But across the country, more and more trauma centers and emergency departments are closing. And they're closing in communities that need them the most.
It isn't that there are fewer emergencies. According to the American Hospital Association, from 1991 to 2010, emergency department visits soared from 88.5 million to 127.2 million. That's an increase of nearly 44 percent.
But during this same period, emergency departments closed at a rate of almost 11 percent. We see something similar with trauma centers. Between 1990 and
2005, 339 trauma centers shut their doors. If we know these services work for terror
attacks as well as ordinary traumas, such as car crashes, then why are they
Over the past four years, Renee Hsia, an emergency medicine physician, and Yu-Chu Shen, an economist, have written about closing emergency rooms and trauma centers.
They have been interested in two primary questions. First, they have tried to figure out what makes a trauma center more likely to close. It turns out a major
reason isn't poor performance. It's cost. Trauma centers are expensive to run; they depend on
public funding (such as Medicare reimbursements) and face financial pressures from HMOs to specialize in more profitable services.
Hsia and Shen have also asked how these closures impact vulnerable populations. Part of the reason that trauma centers are unprofitable is that they
treat many uninsured, or self-pay, patients, and patients on Medicaid. According to the most recent National Trauma Data Bank report, 27 percent of trauma patients are self-pay or Medicaid patients. When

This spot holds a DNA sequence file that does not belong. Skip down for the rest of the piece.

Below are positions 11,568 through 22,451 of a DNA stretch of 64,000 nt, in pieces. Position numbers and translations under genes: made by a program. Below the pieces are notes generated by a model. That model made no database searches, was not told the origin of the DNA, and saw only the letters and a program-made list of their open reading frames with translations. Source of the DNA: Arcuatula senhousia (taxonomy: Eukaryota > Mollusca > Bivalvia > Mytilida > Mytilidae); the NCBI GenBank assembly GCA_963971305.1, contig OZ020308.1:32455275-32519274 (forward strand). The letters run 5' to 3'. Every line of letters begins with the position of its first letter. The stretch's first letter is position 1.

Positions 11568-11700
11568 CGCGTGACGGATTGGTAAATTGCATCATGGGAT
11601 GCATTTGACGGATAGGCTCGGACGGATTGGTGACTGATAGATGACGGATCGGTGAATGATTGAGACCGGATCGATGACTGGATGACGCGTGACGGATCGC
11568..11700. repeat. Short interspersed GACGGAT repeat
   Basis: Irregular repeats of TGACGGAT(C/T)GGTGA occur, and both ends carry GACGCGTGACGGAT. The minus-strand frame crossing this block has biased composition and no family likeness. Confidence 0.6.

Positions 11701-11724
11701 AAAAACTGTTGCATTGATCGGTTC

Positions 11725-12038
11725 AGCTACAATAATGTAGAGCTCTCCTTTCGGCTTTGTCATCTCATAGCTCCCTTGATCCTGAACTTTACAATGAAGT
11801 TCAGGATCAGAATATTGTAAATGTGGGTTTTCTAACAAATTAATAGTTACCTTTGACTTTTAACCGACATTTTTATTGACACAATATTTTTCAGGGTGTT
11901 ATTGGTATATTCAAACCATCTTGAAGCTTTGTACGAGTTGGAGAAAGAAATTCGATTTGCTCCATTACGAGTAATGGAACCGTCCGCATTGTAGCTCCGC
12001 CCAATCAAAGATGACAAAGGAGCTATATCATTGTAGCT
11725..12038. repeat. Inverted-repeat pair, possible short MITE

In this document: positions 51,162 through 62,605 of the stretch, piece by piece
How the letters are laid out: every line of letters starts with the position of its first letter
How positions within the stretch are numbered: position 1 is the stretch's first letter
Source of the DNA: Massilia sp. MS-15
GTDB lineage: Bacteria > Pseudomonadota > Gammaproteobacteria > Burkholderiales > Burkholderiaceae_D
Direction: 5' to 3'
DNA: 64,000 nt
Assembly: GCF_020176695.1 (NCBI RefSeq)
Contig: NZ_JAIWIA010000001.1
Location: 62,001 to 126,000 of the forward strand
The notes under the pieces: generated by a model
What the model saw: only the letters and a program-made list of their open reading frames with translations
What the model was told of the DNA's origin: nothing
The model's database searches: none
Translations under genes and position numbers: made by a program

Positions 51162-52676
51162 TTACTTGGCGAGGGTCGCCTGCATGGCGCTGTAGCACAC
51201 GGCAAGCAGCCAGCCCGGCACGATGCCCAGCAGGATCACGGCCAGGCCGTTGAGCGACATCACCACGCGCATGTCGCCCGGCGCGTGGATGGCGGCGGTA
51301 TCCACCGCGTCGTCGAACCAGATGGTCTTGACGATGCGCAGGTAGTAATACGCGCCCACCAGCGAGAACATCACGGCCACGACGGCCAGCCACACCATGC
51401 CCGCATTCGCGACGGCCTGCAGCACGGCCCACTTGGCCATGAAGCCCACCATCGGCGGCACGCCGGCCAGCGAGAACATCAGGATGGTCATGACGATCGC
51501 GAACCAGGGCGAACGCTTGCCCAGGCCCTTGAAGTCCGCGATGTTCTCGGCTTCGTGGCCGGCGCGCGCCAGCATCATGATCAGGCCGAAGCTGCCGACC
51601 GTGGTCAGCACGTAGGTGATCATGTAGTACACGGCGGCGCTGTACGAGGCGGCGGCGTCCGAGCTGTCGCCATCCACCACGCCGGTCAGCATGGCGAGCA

trauma centers close, does it hurt these patients the most?
The answer is yes. To get there, Hsia and Shen studied how driving time to trauma
centers changed over a six year period for 99 percent of the US population, or 283 million people. Here's how they did it. First, they pulled data on
trauma centers from the American Hospital Association annual surveys between 2001 and 2007. Then, they linked this data with demographic data from the 2000
Census. To understand county-level insurance information, they drew from the federal government's 2005 Area Resource Files. Compared with travel times six
years earlier, Hsia and Shen found that one out of every four people had to travel longer to get to a trauma center. And nearly 16 million had to travel at
least thirty minutes more.
Here's where it gets worse. The more vulnerable the population, the farther they had to drive to a trauma center. This means communities with higher shares
of African American residents, uninsured residents, and residents living under the federal poverty level. Rural communities, which we know suffer poor
access to trauma centers, also experienced a significant increase in driving time. These are communities that, already, suffer from health care